The Atchison, Topeka and Santa Fe Railway's 3460 class comprised six 4-6-4 "Hudson" type steam locomotives built in 1937 by the Baldwin Locomotive Works for service between La Junta, Colorado and Chicago, Illinois, a fairly flat division of the railroad suited for the 4-6-4 type. They were substantially larger than the road's earlier 3450 class locomotives, and all were built oil-fired, although in a manner that would allow for easy conversion to coal firing.
They had much in common with the Milwaukee Road's class F7 and the Chicago and North Western Railway's class E-4, all three types being fast, 84-inch drivered 4-6-4s for Midwestern service with 300 lb/in² boiler pressures.
In December 1937, locomotive #3461 (pictured) set a world record for the longest single run by a steam locomotive by completing the 2227 miles from Los Angeles, California to Chicago without maintenance other than five refuelling stops en route, hauling Train #8, the Fast Mail Express. An average speed of 45 mph was attained, including stops; maximum speed during the run was 90 mph. During steeply graded portions of the run it was, of course, assisted by helper locomotives. Such long distance runs were a goal of railway operating departments, enabling a reduction in locomotive numbers and through increased locomotive utilization, reduce overall costs.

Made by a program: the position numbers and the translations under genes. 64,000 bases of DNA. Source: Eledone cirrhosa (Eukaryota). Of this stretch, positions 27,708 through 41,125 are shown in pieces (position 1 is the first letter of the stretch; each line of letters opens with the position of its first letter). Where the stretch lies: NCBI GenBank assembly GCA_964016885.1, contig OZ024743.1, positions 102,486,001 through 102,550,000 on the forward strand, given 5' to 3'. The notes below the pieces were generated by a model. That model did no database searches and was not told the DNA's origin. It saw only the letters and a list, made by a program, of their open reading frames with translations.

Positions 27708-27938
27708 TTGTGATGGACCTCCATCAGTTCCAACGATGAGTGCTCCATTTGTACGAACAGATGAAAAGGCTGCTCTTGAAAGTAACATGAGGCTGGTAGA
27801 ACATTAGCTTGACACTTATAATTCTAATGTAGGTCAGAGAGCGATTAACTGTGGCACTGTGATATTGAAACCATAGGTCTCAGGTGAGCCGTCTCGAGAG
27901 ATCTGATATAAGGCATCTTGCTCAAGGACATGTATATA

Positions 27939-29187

The first locomotive, #3460, was built streamlined; painted light, robin's egg blue and silver, it became known as the "Blue Goose". It was the Santa Fe's only streamlined locomotive, featuring extensively in railroad publicity and was a railfan favorite.
Locomotive #3461 was fitted with a streamlined "skyline" casing along the top of the boiler, encasing stack and domes, in an experiment to see if it helped clear smoke away from the locomotive. It was not retained. All of the locomotives otherwise had a Santa Fe-style telescoping stack extension fitted, which elongated the stack to clear smoke better and could be lowered to pass under low bridges and tunnels.
The 3460 class 4-6-4s, the 3765 class 4-8-4s, and the 5001 class 2-10-4s were designed and ordered around the same time and had much in common in their designs; in addition, they used the same six-axle tender design. The classes together were often called the "Big Three".
One locomotive survives, #3463, on static exhibit in Topeka, Kansas.